Melbourne : Former India cricketer Krishnamachari Srikkanth feels that in the lead-up to the recently-concluded Men’s T20 World Cup in Australia, the Rohit Sharma-led side should have focused on impactful bilateral series against top teams and could have included more of those players who would have proved to be useful in Australian conditions.
In the Men’s T20 World Cup, India entered the semifinals of the tournament by becoming table-toppers from Group 2. But their quest of ending a nine-year wait for an ICC trophy came to an abrupt halt with a crushing 10-wicket loss to eventual champions England in the semifinal at the Adelaide Oval.
“I really don’t know, that’s why they did not walk the talk. As a selector or the chairman of the selection committee I’ll put it this way, ‘Don’t take it seriously, series like West Indies and Ireland you don’t take it too seriously as these sides are a bit weak’.
Even though I’m a great fan of West Indies and a fan of Ian Bishop who broke my hand once upon a time, that’s a different issue altogether,” said Srikkanth on ‘Match Point’ show on Star Sports.
Incidentally, in the tournament, Ireland caused huge upsets, defeating the two-time champions West Indies in a decisive first-round match at Hobart and were the only team in the tournament to defeat England in a famous five-run win at the MCG apart from running Australia and New Zealand close in Super 12s.
“But you don’t take those series seriously, you focus on the series that are very impactful. And you have to understand that you are playing in Australia, so for these Australian conditions who would be the right guys here?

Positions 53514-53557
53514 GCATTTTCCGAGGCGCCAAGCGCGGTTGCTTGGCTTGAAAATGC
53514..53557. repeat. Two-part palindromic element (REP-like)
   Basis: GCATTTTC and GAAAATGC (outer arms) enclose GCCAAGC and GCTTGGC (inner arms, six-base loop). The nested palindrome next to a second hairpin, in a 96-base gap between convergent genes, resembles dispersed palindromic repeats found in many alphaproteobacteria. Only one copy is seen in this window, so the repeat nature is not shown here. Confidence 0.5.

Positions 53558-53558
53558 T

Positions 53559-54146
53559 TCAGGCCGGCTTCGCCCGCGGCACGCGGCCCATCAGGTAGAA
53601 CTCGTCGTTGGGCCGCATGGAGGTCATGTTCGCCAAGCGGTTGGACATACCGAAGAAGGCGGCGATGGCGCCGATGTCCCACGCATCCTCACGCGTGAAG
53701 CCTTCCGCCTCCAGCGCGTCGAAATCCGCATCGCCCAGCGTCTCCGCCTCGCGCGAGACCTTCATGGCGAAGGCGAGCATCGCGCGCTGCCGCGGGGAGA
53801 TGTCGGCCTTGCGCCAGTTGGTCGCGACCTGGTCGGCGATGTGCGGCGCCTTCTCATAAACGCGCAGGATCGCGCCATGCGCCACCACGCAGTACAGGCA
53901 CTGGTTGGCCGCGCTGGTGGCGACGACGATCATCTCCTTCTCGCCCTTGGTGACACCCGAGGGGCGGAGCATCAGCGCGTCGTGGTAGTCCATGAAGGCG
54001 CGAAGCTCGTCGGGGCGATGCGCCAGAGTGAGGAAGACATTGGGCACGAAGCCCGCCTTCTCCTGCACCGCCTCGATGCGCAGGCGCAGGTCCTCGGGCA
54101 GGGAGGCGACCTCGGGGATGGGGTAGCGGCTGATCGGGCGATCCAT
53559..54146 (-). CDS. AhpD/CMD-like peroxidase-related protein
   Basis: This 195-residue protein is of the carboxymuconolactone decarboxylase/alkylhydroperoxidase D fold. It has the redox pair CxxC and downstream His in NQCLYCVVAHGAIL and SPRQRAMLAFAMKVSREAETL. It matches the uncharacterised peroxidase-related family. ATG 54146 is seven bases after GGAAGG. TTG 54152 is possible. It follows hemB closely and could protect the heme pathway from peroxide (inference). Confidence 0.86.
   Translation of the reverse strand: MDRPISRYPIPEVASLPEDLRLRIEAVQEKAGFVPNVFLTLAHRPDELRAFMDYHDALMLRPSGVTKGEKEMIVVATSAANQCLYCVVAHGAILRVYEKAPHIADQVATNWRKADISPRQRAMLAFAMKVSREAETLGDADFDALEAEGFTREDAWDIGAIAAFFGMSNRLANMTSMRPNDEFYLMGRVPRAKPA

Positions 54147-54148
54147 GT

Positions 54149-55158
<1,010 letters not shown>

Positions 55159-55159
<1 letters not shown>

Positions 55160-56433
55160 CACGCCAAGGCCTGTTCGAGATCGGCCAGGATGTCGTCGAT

So that’s a mistake they all made in the sense that you have taken the Ireland series seriously, India vs Ireland. India vs England, yes fantastic bilateral series. But don’t take teams like Ireland seriously and pick players that are in form,” added Srikkanth, who formerly served as chairman of senior men’s selection committee.
While replying to Srikkanth’s comments, former West Indies pacer Ian Bishop explained on how the level of intensity required by teams to compete in tournaments such as the T20 World Cup is different as compared to a bilateral series.
“I think it’s deeper than that. And everyone will know this, when you play bilateral cricket there’s a certain level of intensity, but when you come to a World Cup, there’s another step in the level of intensity and the level of responsibility that comes with that.
“So, there’s a great book written that you go into an England dressing room, and you see the guys in a bilateral series, and it’s like they are having fun. You go into that same dressing room when it’s a world cup, and people are on edge it’s a different level of focus and intensity required.”
“And I think if you play South Africa or England in a bilateral series before the World Cup, its different when you play them in a World Cup. And that’s the mind-set that I think has to change. World Cup cricket we have to somehow be mentally strong to exhibit that same freedom.”